Steve Jobs 1955 - 2011
Steve Jobs, the founder and former CEO of Apple computers, died this evening at age 56. He had been battling pancreatic cancer for eight years.
Rest in peace my good man. Can't help but feel a little sad for him to go. But, at least he leave Apple Inc. in good shape and in good hands. Long long ago I heard of Apple computer from people I met and they were hardcore Mac user. I didn't really understand why. Until now, I've never owned a Mac although I marvel at the technology, OS and the beautiful design. I have played around with the system though.
Anyway, as a PC user I felt awkward using it. But, I bought my first Apple product almost 6 years ago. It was an 80GB 5th Gen iPod. I'm still using it today.
my first apple product the ipod!
even the casing looks nice!
i'm still using it fr almost 6 yrs now!
isn't it cool? I had to shrimp and save!
Also, bought my first 3G iPhone after watching the demo by Steve Jobs. That's when I started my love affair with the iPhone and the legendary presentation by Steve Jobs. No matter what others say or think of him, I think we should respect the departed and Steve Jobs have done his job the best he could. So, it's final curtain for him right now. Now, it's time for him to have a good long rest.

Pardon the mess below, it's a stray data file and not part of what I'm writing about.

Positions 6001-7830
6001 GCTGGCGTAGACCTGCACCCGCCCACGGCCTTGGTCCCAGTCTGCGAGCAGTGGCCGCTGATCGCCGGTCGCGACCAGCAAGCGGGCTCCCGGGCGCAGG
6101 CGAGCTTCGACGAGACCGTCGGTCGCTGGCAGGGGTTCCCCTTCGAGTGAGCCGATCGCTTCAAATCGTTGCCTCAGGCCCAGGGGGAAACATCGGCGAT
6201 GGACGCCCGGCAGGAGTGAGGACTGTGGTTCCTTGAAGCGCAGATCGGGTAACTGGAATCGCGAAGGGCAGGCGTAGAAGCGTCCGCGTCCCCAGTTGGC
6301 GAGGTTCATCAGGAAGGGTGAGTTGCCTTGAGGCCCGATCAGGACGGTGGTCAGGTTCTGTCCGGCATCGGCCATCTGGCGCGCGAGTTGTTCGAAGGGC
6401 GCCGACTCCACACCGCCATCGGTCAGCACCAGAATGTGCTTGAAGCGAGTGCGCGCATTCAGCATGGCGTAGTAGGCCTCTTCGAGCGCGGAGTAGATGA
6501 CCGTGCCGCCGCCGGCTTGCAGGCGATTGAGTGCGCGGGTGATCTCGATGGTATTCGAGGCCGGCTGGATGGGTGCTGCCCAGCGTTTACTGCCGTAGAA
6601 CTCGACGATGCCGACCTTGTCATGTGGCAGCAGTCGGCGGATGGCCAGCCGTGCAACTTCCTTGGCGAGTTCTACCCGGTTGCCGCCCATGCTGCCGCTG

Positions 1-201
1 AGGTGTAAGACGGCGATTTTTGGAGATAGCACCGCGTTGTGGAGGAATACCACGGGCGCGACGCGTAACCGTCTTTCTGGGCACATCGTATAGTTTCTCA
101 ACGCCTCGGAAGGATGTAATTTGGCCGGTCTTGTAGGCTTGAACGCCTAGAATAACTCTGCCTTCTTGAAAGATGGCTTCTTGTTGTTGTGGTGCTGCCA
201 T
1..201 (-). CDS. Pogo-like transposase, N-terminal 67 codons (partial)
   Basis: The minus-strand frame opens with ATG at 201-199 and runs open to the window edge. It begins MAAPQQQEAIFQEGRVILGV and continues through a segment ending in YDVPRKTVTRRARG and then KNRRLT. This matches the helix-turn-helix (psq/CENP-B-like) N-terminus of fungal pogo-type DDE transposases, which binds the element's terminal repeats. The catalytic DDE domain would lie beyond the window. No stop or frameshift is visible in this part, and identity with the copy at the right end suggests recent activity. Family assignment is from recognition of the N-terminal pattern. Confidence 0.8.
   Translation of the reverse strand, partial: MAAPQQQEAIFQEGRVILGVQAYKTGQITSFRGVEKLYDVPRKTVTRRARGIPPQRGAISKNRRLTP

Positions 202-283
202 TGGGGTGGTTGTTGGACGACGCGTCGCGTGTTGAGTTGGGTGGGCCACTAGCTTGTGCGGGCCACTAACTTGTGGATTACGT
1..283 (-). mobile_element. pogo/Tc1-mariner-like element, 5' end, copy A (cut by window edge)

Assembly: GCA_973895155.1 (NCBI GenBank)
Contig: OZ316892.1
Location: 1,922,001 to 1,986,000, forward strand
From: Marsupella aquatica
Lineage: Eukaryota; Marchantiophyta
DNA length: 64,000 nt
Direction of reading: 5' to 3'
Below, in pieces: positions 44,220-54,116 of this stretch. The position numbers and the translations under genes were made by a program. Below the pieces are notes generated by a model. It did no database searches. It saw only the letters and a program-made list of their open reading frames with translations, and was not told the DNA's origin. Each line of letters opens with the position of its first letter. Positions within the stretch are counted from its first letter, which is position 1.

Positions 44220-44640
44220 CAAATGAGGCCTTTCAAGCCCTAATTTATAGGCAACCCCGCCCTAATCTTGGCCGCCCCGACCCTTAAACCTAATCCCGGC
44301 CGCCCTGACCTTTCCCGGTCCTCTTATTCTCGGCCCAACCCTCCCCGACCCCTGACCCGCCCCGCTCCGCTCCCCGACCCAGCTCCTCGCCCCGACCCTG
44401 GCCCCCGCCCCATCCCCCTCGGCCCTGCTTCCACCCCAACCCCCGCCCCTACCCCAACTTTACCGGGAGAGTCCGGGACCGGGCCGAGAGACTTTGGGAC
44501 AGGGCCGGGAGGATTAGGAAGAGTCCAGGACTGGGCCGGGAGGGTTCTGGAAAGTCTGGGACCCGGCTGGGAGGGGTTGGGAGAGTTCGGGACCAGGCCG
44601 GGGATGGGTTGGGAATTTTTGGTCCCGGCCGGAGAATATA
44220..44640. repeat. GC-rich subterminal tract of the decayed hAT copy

couldn't get the 1st iphone but I got the iPhone 3G!
bought it together with the case.
had to subscribe to a 2nd new carrier!
Finally, my new 3G!
haven't even take out the plastic cover yet
iPhone 3G the back side
then came the 3GS and iPhone 4 which i didn't get.
Front of the iPhone 3G
I was in awed of the product
You can buy and download good ebook for reading.
Didn't actually finish reading it. Gonna re-download once I got my iPhone 4S!
I'm a zombie on Mangle FPS for the iPhone game!
My iPhone 3G!
Steve Jobs demos Apple Macintosh in 1984. If the 1984 Steve Jobs realized how successful Apple is right now, he'll flipped!
Quotes from Steve Jobs:
"..Because the people who are crazy enough to think they can change the world are the ones who do."
AllThingsD conference, 2010